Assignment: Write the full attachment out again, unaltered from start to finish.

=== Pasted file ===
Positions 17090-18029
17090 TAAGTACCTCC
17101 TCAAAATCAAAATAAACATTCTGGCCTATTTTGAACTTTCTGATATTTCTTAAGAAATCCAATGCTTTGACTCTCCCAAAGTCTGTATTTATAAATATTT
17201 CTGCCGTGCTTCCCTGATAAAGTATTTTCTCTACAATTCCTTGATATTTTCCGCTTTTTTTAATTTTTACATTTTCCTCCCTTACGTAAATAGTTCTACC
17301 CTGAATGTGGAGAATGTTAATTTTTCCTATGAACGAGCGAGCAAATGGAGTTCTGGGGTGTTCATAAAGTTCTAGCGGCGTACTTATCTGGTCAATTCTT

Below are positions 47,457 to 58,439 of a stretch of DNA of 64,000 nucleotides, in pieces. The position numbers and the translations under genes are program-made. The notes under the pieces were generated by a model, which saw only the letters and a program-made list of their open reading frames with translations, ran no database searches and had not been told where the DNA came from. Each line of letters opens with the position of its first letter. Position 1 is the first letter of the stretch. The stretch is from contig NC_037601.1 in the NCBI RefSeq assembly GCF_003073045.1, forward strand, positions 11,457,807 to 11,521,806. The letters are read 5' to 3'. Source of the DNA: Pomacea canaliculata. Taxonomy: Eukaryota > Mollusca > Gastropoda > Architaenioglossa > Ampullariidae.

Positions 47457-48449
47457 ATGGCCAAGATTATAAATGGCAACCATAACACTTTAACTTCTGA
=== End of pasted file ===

Positions 17090-18029
17090 TAAGTACCTCC
17101 TCAAAATCAAAATAAACATTCTGGCCTATTTTGAACTTTCTGATATTTCTTAAGAAATCCAATGCTTTGACTCTCCCAAAGTCTGTATTTATAAATATTT
17201 CTGCCGTGCTTCCCTGATAAAGTATTTTCTCTACAATTCCTTGATATTTTCCGCTTTTTTTAATTTTTACATTTTCCTCCCTTACGTAAATAGTTCTACC
17301 CTGAATGTGGAGAATGTTAATTTTTCCTATGAACGAGCGAGCAAATGGAGTTCTGGGGTGTTCATAAAGTTCTAGCGGCGTACTTATCTGGTCAATTCTT

Below are positions 47,457 to 58,439 of a stretch of DNA of 64,000 nucleotides, in pieces. The position numbers and the translations under genes are program-made. The notes under the pieces were generated by a model, which saw only the letters and a program-made list of their open reading frames with translations, ran no database searches and had not been told where the DNA came from. Each line of letters opens with the position of its first letter. Position 1 is the first letter of the stretch. The stretch is from contig NC_037601.1 in the NCBI RefSeq assembly GCF_003073045.1, forward strand, positions 11,457,807 to 11,521,806. The letters are read 5' to 3'. Source of the DNA: Pomacea canaliculata. Taxonomy: Eukaryota > Mollusca > Gastropoda > Architaenioglossa > Ampullariidae.

Positions 47457-48449
47457 ATGGCCAAGATTATAAATGGCAACCATAACACTTTAACTTCTGA